Pot For Potholes: The Push To Legalize Marijuana

When you go talk to people, the same thing we're hearing time and time again, our current policies are destructive to families,” said Jacob Regan, a marijuana activist from Grand Rapids. Regan said this would also greatly reduce the number of young people who enter the adult world with a criminal blemish from pot use.

MICHIGAN:  – Last week Newschannel 3 told you about the movement to put toll booths on highways to pay for road repairs. Now there’s a new proposal that would pump money into our ailing roads by legalizing and taxing marijuana. It’s being called “pot for potholes”.

“I live in a conservative district, and I’m having my most conservative constituents in my conservative district telling me you need to legalize marijuana and tax the heck out of it,” said State Rep. Mike Callton.

The republican from Nashville said the pot tax money could pave the way for major road repairs across the state. “We do need to do something about our roads. They are definitely getting worse,” Rep. Callton said. Marijuana tax money from both medical and recreation use would go into a special fund set aside for state and county roads.

While the bill hasn’t officially been proposed yet, it’s gaining lots of support from republicans. “I think legislators are seeing this happen and they want to be on the right side of history,” Rep. Callton said.

It’s not yet known how much money this would raise. But Colorado, a state that legalized pot in 2012 is expected to take in tens of millions of dollars every year. The proposal would also reduce the cost of enforcing marijuana laws and their impacts.

“When you go talk to people, the same thing we’re hearing time and time again, our current policies are destructive to families,” said Jacob Regan, a marijuana activist from Grand Rapids. Regan said this would also greatly reduce the number of young people who enter the adult world with a criminal blemish from pot use.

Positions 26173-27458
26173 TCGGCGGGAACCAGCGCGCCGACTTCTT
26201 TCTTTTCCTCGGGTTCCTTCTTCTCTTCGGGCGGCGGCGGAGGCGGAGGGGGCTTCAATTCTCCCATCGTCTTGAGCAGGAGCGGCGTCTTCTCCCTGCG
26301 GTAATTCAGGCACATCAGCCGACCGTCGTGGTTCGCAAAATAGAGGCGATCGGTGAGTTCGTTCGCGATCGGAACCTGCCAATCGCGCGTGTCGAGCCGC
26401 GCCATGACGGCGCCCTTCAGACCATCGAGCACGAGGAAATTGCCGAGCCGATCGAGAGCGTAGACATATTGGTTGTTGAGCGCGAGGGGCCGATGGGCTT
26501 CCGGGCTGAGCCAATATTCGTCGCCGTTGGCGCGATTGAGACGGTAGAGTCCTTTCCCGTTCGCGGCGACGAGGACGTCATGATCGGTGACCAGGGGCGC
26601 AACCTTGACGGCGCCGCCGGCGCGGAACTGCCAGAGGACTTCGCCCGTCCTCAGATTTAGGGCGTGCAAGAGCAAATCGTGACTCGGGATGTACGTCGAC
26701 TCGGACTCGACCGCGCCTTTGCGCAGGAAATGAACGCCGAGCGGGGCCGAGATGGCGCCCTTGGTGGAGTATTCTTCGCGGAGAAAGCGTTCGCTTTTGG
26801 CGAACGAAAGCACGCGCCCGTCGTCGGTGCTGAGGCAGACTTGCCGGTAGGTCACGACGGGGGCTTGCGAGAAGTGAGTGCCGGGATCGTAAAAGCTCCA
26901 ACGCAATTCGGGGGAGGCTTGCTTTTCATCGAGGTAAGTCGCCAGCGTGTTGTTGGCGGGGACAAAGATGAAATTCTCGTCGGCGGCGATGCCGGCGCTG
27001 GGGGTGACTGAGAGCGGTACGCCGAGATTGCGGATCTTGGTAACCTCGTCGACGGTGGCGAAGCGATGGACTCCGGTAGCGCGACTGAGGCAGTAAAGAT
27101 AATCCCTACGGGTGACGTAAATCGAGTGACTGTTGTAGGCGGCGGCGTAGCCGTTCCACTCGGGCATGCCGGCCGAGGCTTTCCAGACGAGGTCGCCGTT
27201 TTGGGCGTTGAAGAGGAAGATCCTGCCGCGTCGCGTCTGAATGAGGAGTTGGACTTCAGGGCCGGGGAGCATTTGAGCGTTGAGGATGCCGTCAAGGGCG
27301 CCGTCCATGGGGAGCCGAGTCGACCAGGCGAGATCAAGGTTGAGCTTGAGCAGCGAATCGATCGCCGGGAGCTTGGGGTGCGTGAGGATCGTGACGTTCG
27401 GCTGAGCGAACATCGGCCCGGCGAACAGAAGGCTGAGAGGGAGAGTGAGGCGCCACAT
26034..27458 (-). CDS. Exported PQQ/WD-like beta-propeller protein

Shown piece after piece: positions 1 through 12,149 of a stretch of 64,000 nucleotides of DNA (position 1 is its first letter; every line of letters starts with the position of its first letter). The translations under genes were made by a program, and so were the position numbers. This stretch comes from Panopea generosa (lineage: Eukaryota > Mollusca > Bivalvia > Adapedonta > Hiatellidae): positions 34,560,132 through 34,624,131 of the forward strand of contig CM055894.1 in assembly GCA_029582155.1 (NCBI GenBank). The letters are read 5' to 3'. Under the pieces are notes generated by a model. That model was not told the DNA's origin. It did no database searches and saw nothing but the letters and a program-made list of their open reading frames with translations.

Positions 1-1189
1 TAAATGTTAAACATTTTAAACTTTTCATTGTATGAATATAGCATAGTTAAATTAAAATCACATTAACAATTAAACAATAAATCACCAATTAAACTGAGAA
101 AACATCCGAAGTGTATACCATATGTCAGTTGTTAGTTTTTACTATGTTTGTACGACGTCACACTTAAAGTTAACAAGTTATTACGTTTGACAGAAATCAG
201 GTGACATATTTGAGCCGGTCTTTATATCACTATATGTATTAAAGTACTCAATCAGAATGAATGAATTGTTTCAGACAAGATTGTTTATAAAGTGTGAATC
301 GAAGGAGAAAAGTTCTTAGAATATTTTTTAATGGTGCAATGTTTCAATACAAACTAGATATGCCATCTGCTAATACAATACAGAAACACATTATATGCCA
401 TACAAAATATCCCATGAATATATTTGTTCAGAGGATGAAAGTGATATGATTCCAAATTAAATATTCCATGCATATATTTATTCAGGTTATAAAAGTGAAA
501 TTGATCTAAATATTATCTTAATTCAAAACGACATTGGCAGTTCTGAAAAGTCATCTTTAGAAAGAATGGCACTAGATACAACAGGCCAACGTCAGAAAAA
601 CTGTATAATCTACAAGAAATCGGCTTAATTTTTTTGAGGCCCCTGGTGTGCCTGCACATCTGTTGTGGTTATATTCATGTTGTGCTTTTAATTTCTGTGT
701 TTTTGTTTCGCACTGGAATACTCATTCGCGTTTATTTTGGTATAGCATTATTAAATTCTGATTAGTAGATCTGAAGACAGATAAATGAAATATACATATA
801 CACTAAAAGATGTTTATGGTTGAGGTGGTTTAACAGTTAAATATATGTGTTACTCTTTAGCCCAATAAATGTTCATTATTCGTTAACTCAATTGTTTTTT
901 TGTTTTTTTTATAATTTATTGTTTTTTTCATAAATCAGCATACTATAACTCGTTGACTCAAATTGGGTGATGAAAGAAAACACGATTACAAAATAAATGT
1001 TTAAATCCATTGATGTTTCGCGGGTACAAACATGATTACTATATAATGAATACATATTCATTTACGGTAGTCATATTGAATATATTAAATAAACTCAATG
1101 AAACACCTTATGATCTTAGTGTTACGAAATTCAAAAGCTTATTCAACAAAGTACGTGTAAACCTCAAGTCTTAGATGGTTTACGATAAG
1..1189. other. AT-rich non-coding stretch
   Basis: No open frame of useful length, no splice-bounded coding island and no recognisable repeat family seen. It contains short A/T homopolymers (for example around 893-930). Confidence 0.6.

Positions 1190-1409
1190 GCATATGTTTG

“If we can take everyone outside the cannabis movement and bring them into it and show them it truly isn’t about just about getting high and it’s about government resources,” Regan said.

John Richard, a communications representative from the MDOT Grand Region said the department is open to any new ideas that would bring in revenue for road repairs without raising taxes on families. Kalamazoo County Undersheriff Paul Matyas

Read full article @ WWMT

Comments

  1. Sara Schmiel says

    This statement “need to legalize marijuana and tax the heck out of it,” said State Rep. Mike Callton” would be fine for the recreational folks, but I for one would be opposed to a bill that contains both recreational and medical in the same bill. For our family and friends that suffer from many illnesses, legalizing the medical portion would greatly improve their daily life. It would not however be affordable for them to purchase if you ” Tax the heck out of it”

    • Caleb Godlewski says

      This is where decriminalization of Cannabis would have been better suited for the industry and the user as a whole. If it were decriminalized much like an onion is, than people could grow their own, and corporations could mass produce their own, and scientists could study their own. Mass producing Cannabis starts with genetically modifying the plant so it only produces female plants and is not responsive to pollen, because a pollinated Cannabis plant is worthless, (It is riddled with seeds, and the buds loose all their medical and recreational properties) there would be no worth in mass producing plants that were susceptible to pollination. So this genetically modified weed would be sold in stores, most likely in pouches or packs of “joints” but of course their would be a connoisseur market, and a medical market that a person’s medical insurance should cover, or partially cover like prescription drugs, and with the feds backing it in this scenario, Obama care would cover it also. Those varieties would most likely be grown in highly controlled indoor “laboratories” so that peak conditions could be met 100% of the time to produce a superior cannabis plant.

      • Caleb Godlewski says

        I think black market prices are not going to stick for very long. If Cannabis production booms in this country than the prices will drop. They may start at the $10 a gram as advertised by most Cannabis dispensaries in the Northern Pacific, but as more and more of these shops come into play, the prices will drop lower and lower until it is a cheap as a cup of coffee.

        Trust me, it’s more expensive to produce a good coffee crop. And it’s pretty inexpensive to buy.

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